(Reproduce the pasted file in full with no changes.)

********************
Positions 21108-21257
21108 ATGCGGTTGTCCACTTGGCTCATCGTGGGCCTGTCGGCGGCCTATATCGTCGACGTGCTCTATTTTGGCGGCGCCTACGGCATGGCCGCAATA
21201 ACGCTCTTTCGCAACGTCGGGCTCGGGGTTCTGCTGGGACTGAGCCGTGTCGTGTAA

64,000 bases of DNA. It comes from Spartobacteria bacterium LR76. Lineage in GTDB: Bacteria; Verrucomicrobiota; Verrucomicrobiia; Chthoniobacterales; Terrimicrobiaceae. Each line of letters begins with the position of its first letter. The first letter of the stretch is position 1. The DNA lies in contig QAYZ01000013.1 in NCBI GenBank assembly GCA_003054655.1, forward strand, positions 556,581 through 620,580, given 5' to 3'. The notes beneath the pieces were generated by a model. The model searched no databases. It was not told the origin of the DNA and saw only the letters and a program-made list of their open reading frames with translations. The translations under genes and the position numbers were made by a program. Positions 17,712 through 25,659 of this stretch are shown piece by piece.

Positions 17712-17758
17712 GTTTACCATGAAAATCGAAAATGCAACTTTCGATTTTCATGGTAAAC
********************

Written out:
Positions 21108-21257
21108 ATGCGGTTGTCCACTTGGCTCATCGTGGGCCTGTCGGCGGCCTATATCGTCGACGTGCTCTATTTTGGCGGCGCCTACGGCATGGCCGCAATA
21201 ACGCTCTTTCGCAACGTCGGGCTCGGGGTTCTGCTGGGACTGAGCCGTGTCGTGTAA

64,000 bases of DNA. It comes from Spartobacteria bacterium LR76. Lineage in GTDB: Bacteria; Verrucomicrobiota; Verrucomicrobiia; Chthoniobacterales; Terrimicrobiaceae. Each line of letters begins with the position of its first letter. The first letter of the stretch is position 1. The DNA lies in contig QAYZ01000013.1 in NCBI GenBank assembly GCA_003054655.1, forward strand, positions 556,581 through 620,580, given 5' to 3'. The notes beneath the pieces were generated by a model. The model searched no databases. It was not told the origin of the DNA and saw only the letters and a program-made list of their open reading frames with translations. The translations under genes and the position numbers were made by a program. Positions 17,712 through 25,659 of this stretch are shown piece by piece.

Positions 17712-17758
17712 GTTTACCATGAAAATCGAAAATGCAACTTTCGATTTTCATGGTAAAC